28 May UND teams up with North Dakota Game and Fish and Traill County for new Wildlife Management Area
CUMMINGS, N.D. — The University of North Dakota has partnered with the North Dakota Game and Fish Department and Traill County to establish a new Wildlife Management Area on University- and County-owned lands in Traill County.
On Tuesday, March 19, Jeb Williams, the North Dakota Game and Fish wildlife division chief, discussed the proposal with members of the Traill County Commission. Within the UND Field Station, there’s an approximate 20-acres plot of county-controlled land that the University and Game and Fish wanted to include in a joint management proposal, pending approval of the County Commission. A memorandum of agreement was signed by all parties in early May 2019.
Faculty members with UND’s Department of Biology had been coordinating with Game and Fish and Traill County on a memorandum of understanding to manage nearly 140 acres of UND-owned mixed forest and prairie about 30 miles south of Grand Forks in Traill County as a way to improve educational and research opportunities for students and faculty, and to provide public hunting opportunities to reduce wildlife impacts on biodiversity and deer-vehicle collisions in the area.
Since 2013, UND and Game and Fish have successfully held similar management agreements for UND Field Stations across eastern North Dakota. This includes, the joint UND-Game and Fish Oakville Prairie Wildlife Management Area (2014) and the 160-acre Forest River Biology Field Station and Wildlife Management Area, which had its management agreement renewed last year.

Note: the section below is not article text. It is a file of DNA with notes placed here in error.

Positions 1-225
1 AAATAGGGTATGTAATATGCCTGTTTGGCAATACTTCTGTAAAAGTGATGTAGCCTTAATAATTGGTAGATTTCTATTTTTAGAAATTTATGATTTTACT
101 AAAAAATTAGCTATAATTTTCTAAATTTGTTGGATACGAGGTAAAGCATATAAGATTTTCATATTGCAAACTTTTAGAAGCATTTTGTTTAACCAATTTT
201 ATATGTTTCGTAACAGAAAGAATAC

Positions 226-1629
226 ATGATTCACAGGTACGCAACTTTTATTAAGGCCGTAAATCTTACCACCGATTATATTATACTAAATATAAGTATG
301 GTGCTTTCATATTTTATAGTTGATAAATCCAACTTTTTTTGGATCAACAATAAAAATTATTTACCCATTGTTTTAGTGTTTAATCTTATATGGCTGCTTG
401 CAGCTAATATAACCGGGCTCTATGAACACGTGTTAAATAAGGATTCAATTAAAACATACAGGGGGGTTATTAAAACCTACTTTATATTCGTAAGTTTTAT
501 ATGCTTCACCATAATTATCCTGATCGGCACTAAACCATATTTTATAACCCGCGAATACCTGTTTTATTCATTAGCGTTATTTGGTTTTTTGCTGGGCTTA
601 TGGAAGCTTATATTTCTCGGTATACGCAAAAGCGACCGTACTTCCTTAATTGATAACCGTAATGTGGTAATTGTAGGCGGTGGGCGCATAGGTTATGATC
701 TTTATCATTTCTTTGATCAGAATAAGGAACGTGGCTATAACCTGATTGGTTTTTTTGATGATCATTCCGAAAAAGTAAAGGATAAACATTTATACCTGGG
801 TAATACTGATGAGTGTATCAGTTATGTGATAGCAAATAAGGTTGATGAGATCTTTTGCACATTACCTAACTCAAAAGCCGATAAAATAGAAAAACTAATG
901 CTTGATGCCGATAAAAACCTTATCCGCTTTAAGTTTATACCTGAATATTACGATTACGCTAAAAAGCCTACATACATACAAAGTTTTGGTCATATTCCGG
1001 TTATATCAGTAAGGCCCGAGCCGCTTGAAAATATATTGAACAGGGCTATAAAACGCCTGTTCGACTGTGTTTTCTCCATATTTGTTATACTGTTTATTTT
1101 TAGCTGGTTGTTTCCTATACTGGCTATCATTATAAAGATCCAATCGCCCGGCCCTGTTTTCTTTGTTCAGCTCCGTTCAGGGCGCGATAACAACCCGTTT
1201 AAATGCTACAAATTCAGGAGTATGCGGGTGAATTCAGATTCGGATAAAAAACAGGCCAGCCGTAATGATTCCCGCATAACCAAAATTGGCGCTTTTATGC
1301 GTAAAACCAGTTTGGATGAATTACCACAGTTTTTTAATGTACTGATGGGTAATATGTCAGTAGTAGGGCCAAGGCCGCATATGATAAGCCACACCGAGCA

The UND-Game and Fish Traill County Wildlife Management Area, about 10 miles north of Hillsboro and just east of Interstate 29, is the newest of these jointly managed areas. The arrangements have proven highly effective in fostering the co-existence of science, education and public hunting opportunities on these lands.
Due to its proximity to Interstate 29 and other county roadways, one of the goals of this partnership is to engage the public by providing hunting opportunities to reduce the possible negative impacts to motorists.
The UND-Game and Fish Traill County Wildlife Management Area is now open to public archery-only deer hunting on Fridays, Saturdays and Sundays until Nov. 1. Open access archery deer hunting, with no day of the week restrictions , will be allowed after Nov. 1 until the end of the season in January. Other types of hunting and trapping by the public are prohibited.
Despite the fact that the UND land in Traill County had not previously been open for public hunting, there were recent indications that the area was being trespassed and illegally hunted, UND Wildlife Biologist Jay Boulanger said.
“The relationship with North Dakota Game and Fish enables us to better monitor public archery deer hunting through established channels of regulation and oversight,” said Boulanger.
“At high population densities, deer can cause negative impacts on forested property like the Traill County Field Station. Utilizing the hunting public to help manage deer numbers to promote forest regeneration are important goals for both UND and the North Dakota Game and Fish Department,” Williams said. “This type of relationship simply makes sense.”
There’s also a strong educational component to UND’s co-managed lands as a proving ground for the next generation of wildlife managers, botanists and ecologists.
In the fall of 2018, 10 groups, totaling 117 students from UND, conducted independent research at all four field stations the University manages. These high-impact “outdoor classrooms” enhance the students’ UND educational experience and open doors to research that leads to internships and participation in regional and national conferences.
“As a leader in the educational field of wildlife management, we carry out our mission through a strong foundation of science, education and partnership with the North Dakota Game and Fish Department to manage wildlife on and around University lands,” Boulanger said.
David L. Dodds
Director of Communications
Division of Marketing & Communications
University of North Dakota